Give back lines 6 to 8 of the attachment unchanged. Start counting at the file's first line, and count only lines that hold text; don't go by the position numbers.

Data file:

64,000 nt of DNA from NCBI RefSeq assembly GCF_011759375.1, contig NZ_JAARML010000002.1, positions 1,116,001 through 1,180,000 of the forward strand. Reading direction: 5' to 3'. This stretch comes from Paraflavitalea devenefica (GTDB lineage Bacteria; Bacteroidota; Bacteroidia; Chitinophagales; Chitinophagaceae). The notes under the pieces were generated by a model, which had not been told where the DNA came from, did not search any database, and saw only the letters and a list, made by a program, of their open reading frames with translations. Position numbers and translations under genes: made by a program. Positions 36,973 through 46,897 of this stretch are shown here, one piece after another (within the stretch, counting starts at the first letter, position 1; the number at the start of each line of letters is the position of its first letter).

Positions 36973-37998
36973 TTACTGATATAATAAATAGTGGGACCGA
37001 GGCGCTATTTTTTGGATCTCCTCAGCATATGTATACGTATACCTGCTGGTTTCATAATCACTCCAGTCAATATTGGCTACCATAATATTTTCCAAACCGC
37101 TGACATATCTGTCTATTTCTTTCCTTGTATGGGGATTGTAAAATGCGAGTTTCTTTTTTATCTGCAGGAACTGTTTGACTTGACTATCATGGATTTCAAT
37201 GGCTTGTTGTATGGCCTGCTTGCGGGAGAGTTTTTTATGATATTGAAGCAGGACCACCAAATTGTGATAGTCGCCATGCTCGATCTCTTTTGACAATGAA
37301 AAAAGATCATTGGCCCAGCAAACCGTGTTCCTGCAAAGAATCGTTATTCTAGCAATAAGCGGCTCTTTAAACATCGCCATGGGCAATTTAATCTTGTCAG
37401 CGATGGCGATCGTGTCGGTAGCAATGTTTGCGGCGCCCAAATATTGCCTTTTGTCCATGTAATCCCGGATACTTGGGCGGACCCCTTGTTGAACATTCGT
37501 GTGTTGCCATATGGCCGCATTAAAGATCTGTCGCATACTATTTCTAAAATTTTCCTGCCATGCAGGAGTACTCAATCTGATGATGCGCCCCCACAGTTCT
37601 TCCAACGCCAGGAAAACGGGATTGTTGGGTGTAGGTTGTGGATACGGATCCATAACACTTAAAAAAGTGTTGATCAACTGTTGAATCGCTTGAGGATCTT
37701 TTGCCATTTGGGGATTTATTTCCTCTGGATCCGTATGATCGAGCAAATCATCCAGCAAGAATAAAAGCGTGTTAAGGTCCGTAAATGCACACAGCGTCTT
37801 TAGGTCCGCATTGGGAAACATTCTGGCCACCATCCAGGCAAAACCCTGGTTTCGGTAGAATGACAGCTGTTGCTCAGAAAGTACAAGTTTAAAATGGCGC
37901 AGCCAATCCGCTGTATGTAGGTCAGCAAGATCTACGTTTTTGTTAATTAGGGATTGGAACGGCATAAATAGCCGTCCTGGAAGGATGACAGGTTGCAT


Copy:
37201 GGCTTGTTGTATGGCCTGCTTGCGGGAGAGTTTTTTATGATATTGAAGCAGGACCACCAAATTGTGATAGTCGCCATGCTCGATCTCTTTTGACAATGAA
37301 AAAAGATCATTGGCCCAGCAAACCGTGTTCCTGCAAAGAATCGTTATTCTAGCAATAAGCGGCTCTTTAAACATCGCCATGGGCAATTTAATCTTGTCAG
37401 CGATGGCGATCGTGTCGGTAGCAATGTTTGCGGCGCCCAAATATTGCCTTTTGTCCATGTAATCCCGGATACTTGGGCGGACCCCTTGTTGAACATTCGT